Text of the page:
Phyllis Brooks, Eddie Collins, John 'Dusty' King, Sidney Toler, and Victor Sen Yung in Charlie Chan in Honolulu (1938)


(director/writer: H. Bruce Humberstone; screenwriter: Charles S. Belden; cinematographer: Charles Clarke; editor: Nick De Maggio; cast: Sidney Toler (Charlie Chan), Phyllis Brooks (Judy Hayes), Eddie Collins (Al Hogan), Claire Dodd (Mrs. Carol Wayne), George Zucco (Dr. Cardigan), Robert H. Barrat (Capt. Johnson), Sen Yung (Jimmy Chan), Layne Tom, Jr. (Willie Chan), Marc Lawrence (McCoy), Richard Lane (Detective Arnold), Paul Harvey (Inspector Rawlins), John King (Randolph), (), (); Runtime: 65; 20th Century Fox; 1938)

“My favorite Charlie Chan…”

Reviewed by Dennis Schwartz

My favorite Charlie Chan which features Sidney Toler, who makes his first appearance following the death of the previous Charlie Chan, Warner Oland, in a series he will appear eleven times in. The studio heads of 20th Century Fox were most pleased with the appealing Toler, as the film proved to be a box-office success. Sen Yung also makes his debut as Jimmy Chan, number two son, and becomes the comic foil for the episode.

The film emphasized the goofiness of the characters more than paying attention to the detective story, but the warm feeling of the story was very satisfying. It is set in Honolulu and opens with the large Charlie Chan family noisily eating their meal; the only one of the 13 children missing, is his daughter. Soon his son-in-law arrives to tell the family that his wife is in the hospital and about to deliver their child. They all rush off to the hospital except for number five son, Willie (Layne), who stays behind for any phone messages. Inspector Rawlins calls and tells him to have his pop report to a freighter, where a man has been murdered. When Jimmy returns, the two decide to not tell pop and to solve the case on their own. Jimmy wants to show pop how capable he is and therefore get pop to finance his own private detective agency.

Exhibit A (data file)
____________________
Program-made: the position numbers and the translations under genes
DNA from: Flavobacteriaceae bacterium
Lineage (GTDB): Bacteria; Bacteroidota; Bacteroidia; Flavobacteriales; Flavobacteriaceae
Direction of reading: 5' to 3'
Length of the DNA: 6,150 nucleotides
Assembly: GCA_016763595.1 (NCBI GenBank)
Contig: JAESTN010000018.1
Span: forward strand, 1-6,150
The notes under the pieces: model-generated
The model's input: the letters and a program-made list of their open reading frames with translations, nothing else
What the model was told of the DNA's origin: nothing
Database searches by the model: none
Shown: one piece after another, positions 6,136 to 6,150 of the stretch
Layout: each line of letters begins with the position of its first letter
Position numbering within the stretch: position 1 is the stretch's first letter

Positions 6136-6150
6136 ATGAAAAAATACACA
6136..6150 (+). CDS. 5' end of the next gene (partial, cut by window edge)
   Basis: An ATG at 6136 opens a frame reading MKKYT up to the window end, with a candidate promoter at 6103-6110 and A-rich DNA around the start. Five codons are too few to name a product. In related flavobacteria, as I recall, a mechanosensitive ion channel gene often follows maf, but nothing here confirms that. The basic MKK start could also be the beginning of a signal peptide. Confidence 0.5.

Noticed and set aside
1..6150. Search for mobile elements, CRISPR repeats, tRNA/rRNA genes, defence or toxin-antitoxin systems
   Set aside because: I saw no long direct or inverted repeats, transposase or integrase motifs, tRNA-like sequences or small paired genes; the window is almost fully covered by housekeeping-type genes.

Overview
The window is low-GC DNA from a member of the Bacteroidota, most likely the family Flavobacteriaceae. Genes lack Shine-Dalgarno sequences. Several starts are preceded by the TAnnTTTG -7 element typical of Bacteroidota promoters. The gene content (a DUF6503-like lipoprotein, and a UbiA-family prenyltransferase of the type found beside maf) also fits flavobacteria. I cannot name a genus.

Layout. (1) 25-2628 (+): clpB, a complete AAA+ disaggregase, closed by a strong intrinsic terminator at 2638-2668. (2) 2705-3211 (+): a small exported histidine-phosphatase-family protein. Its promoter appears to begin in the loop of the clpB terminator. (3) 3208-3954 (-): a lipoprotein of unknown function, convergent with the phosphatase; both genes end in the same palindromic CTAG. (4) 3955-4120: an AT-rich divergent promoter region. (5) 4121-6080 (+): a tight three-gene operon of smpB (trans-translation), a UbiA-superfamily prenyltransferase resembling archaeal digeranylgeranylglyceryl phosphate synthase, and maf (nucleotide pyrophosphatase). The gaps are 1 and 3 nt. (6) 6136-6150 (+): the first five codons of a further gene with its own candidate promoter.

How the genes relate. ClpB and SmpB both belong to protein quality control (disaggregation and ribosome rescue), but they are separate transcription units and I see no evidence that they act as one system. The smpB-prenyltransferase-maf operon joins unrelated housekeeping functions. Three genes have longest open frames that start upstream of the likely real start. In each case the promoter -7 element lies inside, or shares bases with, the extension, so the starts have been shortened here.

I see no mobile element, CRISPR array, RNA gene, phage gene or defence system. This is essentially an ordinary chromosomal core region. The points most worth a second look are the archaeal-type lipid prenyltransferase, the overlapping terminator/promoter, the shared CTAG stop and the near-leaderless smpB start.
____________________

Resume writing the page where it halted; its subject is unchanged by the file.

On the freighter Jimmy is mistaken for Charlie Chan, and begins the investigation. Captain Johnson (Barrat) seems to be anxious to get it solved quickly because he has a time schedule to meet and is afraid of losing money on his cargo. The dead man is unidentified but it is known that he was carrying a suitcase with $300,000 and was to meet Judy Hayes (Brooks), a secretary for a Shanghai bank, and hand her over the money to be deposited in her bank. Since the money is still there Judy locks it in her cabin, but it’s soon missing. When Jimmy investigates the largely foreign crew, they are about to throw him overboard but pop arrives and takes over the investigation.

The suspects are the six passengers and the two ship officers, Captain Johnson and his first mate Randolph (King). There’s the eccentric psychology doctor, Cardigan (Zucco), who pretends he’s deaf and is conducting experiments on criminal behavior by keeping their dead brains in a jar of alcohol. Mrs. Wayne (Dodd) is a mystery passenger, as she’s obviously wealthy yet she won’t state why she’s slumming on a freighter. Hogan (Collins) is a childish 37-year-old animal trainer traveling with a menagerie of animals, one of which is a lion he doesn’t keep caged and walks on a leash. Finally there’s Detective Arnold (Lane) and his prisoner McCoy (Lawrence), whom he is taking to be imprisoned in San Francisco. But we soon learn he’s a phony detective.

The case gets more complicated with another murder, and as new details about all the suspects arise. Charlie comes through by setting a trap for the killer, as he keeps all the suspects together in a cabin. The film successfully combines the zany comic antics with an exciting detective yarn, though purists of this series might not be that appreciative of all the comedy antics.